Research indicates that schools prioritizing SEL can improve academic outcomes for students, but what about outside of school – particularly during the critical summer months? Others, including my colleagues at AYPF, have acknowledged the role out-of-school time (OST) can play in developing SEL skills for youth. But, for millions of low-income youth in America, summer can be a time of struggling to find and afford food as well as a safe place to play, learn, and grow. According to the National Summer Learning Association, “every summer, low-income youth lose two to three months in reading while their higher-income peers make slight gains. Most youth lose about two months of math skills in the summer.” Although there is evidence linking high quality summer learning to social, emotional, and academic growth for low-income students, not all young people have access to these opportunities.
Summer learning opportunities, like my own summer camp, are excellent examples of where youth can develop these important skills. According to Morris Cohen, a clinical social worker and writer for Mental Wellness, “summer camp is a key opportunity for kids to develop both sides of their social intelligence by offering them access to many new people and environments.” Before coming to AYPF, I was able to see first-hand how important it is to develop these pertinent skills in our youth. Summer learning staff like myself create lesson plans with clear objectives and intentional opportunities for social and emotional skill-building through fun and games that go beyond the learning that occurs in the classroom during the school year.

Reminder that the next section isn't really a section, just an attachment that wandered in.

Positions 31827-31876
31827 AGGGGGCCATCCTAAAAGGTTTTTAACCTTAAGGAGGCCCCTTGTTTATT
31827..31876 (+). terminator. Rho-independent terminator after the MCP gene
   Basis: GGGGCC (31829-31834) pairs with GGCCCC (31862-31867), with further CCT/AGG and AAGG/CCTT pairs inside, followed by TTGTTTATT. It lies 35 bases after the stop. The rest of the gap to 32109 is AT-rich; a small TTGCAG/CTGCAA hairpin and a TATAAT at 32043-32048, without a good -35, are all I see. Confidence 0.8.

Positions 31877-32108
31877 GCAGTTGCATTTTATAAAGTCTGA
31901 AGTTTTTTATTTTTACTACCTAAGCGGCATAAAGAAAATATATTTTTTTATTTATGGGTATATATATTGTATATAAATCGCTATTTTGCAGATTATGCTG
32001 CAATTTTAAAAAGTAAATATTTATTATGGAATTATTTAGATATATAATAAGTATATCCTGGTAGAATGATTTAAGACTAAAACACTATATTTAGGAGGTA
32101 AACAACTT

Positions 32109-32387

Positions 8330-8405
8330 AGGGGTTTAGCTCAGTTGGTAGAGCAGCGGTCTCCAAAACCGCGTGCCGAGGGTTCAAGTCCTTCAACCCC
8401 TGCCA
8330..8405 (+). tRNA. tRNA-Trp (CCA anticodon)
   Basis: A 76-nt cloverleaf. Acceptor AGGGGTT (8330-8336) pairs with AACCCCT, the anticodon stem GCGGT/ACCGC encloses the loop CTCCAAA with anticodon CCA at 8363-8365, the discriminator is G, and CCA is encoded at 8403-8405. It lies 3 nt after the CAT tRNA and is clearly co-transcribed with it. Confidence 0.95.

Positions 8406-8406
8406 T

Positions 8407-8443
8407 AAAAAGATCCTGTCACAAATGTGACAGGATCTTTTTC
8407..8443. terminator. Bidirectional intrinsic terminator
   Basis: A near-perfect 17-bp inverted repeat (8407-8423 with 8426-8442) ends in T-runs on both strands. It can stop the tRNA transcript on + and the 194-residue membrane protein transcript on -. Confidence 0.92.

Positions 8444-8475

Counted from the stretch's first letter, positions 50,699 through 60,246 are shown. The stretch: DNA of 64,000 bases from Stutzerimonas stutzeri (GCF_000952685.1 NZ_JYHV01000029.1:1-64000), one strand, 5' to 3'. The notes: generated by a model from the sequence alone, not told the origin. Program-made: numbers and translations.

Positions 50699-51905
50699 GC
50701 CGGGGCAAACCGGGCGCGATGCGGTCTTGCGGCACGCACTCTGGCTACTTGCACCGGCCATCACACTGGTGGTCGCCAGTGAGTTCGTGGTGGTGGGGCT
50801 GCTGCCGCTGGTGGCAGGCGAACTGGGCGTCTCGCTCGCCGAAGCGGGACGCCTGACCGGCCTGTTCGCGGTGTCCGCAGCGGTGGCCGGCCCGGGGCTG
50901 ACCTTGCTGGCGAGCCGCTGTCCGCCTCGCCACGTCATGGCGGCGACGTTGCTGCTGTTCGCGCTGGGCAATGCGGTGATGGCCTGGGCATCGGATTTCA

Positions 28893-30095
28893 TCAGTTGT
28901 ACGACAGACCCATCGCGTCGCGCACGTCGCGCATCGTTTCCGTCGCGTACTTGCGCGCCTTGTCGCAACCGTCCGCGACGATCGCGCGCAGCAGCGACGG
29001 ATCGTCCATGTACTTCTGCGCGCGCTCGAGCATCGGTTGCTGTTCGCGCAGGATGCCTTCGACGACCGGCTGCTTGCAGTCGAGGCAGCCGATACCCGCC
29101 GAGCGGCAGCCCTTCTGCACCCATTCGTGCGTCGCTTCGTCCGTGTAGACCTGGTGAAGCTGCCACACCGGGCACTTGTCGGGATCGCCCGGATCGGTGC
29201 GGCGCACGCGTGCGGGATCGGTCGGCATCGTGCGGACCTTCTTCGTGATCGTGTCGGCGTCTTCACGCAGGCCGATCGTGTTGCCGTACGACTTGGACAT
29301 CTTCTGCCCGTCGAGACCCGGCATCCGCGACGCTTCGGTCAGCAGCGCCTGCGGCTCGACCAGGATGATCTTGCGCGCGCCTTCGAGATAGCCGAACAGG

These kinds of activities to learn, grow, and explore are valuable experiences for all youth. Unfortunately, not all youth have access to these types of enriching experiences to develop strong SEL skills. Summer learning programs that emphasize SEL can help close the achievement gap that disadvantaged youth face. Youth who face particular challenges with social and emotional competencies stand to benefit immensely from the opportunity to participate in summer learning environments.
One of the main factors for economically disadvantaged households is the cost of summer learning programs. The average summer learning program can cost about $37 per day or $185 per week, and that is not including factors like stay-over camps which can be even more costly. Low-income families may struggle to afford these summer learning opportunities for their children, no matter how beneficial they are. Fortunately, there are resources such as camperships which are camp scholarships to aide youth to participate in summer learning opportunities. In addition, the National Summer Learning Association has a great resource page for communities and families to help get their youth to summer learning programs, as well as resources for communities. While these resources are valuable, we need more like them in order to serve more of the millions of low-income youth without access to summer learning.
Due to the increasing achievement gap among today’s youth, summer learning programs and their focus on SEL development have never been more vital because they have the potential to help youth improve academically and beyond. Summer is a critical time period for engagement and growth for all young people, and economically disadvantaged youth should not be left out or denied this valuable opportunity.